Boxing Day and Mohammed Ali
What is the origin of Boxing day in the UK? Does it have anything to do with the Queensbury Rules and Mohammed Ali?
The short answer to the second question is simply no. Nothing at all to do with the noble art of boxing.
Let's ask Wikipedia to answer the second.
Boxing Day is a holiday celebrated after Christmas Day, occurring on the second day of Christmastide. Though it originated as a holiday to give gifts to the poor, today Boxing Day is primarily known as a shopping holiday. It originated in the United Kingdom and is celebrated in a number of countries that previously formed part of the British Empire.
The attached bank holiday or public holiday may take place either on that day or one or two days later (if necessary to ensure it falls on a weekday).
Boxing Day is also concurrent with the Catholic holiday Saint Stephen's Day. In parts of Europe, such as several regions of Spain, Czech Republic, Germany, Hungary, the Netherlands, Italy, Poland, Slovakia, Croatia, Denmark, Finland, Sweden, Belgium, Norway and the Republic of Ireland, 26 December is Saint Stephen's Day, which is considered the second day of Christmas.
The Oxford English Dictionary gives the earliest attestations from Britain in the 1830s, defining it as "the first weekday after Christmas day, observed as a holiday on which postmen, errand boys, and servants of various kinds expect to receive a Christmas box".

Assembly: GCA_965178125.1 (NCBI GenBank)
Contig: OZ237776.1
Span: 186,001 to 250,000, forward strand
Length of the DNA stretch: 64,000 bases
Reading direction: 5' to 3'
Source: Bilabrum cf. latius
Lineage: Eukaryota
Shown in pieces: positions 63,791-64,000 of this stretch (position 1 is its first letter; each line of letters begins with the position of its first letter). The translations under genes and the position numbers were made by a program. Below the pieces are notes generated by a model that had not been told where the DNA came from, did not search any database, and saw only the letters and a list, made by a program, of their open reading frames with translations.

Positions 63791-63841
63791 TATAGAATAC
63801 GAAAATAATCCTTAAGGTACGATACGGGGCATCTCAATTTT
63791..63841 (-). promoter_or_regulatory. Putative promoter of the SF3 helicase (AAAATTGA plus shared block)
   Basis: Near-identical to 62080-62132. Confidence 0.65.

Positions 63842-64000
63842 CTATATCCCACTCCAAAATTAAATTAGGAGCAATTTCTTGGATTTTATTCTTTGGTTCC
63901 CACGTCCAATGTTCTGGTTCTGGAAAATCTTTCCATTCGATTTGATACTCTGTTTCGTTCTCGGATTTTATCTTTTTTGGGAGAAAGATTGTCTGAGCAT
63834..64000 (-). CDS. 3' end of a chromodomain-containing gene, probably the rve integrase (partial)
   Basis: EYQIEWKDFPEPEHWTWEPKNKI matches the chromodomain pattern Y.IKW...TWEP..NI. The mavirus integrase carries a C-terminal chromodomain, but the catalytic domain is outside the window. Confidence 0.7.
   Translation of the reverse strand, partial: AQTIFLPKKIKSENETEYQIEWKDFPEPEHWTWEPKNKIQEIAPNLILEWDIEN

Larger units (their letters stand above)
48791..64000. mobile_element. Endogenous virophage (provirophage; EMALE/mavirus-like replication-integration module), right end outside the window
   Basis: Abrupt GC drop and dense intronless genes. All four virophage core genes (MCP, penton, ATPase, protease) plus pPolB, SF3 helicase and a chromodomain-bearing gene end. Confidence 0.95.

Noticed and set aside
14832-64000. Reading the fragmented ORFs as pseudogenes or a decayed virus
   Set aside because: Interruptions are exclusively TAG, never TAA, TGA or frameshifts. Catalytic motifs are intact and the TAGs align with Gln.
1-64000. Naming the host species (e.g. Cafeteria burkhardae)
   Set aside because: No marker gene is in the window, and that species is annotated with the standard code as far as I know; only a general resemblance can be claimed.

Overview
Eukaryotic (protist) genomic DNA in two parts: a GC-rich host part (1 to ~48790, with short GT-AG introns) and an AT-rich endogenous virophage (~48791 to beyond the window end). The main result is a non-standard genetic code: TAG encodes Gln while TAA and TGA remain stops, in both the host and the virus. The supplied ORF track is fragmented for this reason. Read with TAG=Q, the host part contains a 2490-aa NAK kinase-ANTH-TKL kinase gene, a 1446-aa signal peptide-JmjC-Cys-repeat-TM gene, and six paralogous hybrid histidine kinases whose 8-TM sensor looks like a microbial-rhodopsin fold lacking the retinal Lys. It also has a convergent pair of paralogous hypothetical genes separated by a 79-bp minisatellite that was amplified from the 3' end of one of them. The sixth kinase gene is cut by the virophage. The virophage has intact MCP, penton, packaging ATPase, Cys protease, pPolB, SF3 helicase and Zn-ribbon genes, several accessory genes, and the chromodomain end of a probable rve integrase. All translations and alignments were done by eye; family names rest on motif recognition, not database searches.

The term "Christmas box" dates back to the 17th century, and among other things meant:
A present or gratuity given at Christmas: in Great Britain, usually confined to gratuities given to those who are supposed to have a vague claim upon the donor for services rendered to him as one of the general public by whom they are employed and paid, or as a customer of their legal employer; the undefined theory being that as they have done offices for this person, for which he has not directly paid them, some direct acknowledgement is becoming at Christmas.
In Britain, it was a custom for tradesmen to collect "Christmas boxes" of money or presents on the first weekday after Christmas as thanks for good service throughout the year.
This is mentioned in Samuel Pepys' diary entry for 19 December 1663.
This custom is linked to an older British tradition where the servants of the wealthy were allowed the next day to visit their families since they would have had to serve their masters on Christmas Day. The employers would give each servant a box to take home containing gifts, bonuses, and sometimes leftover food.
Until the late 20th century there continued to be a tradition among many in the UK to give a Christmas gift, usually cash, to vendors, although not on Boxing Day as many would not work on that day.
So there you have it.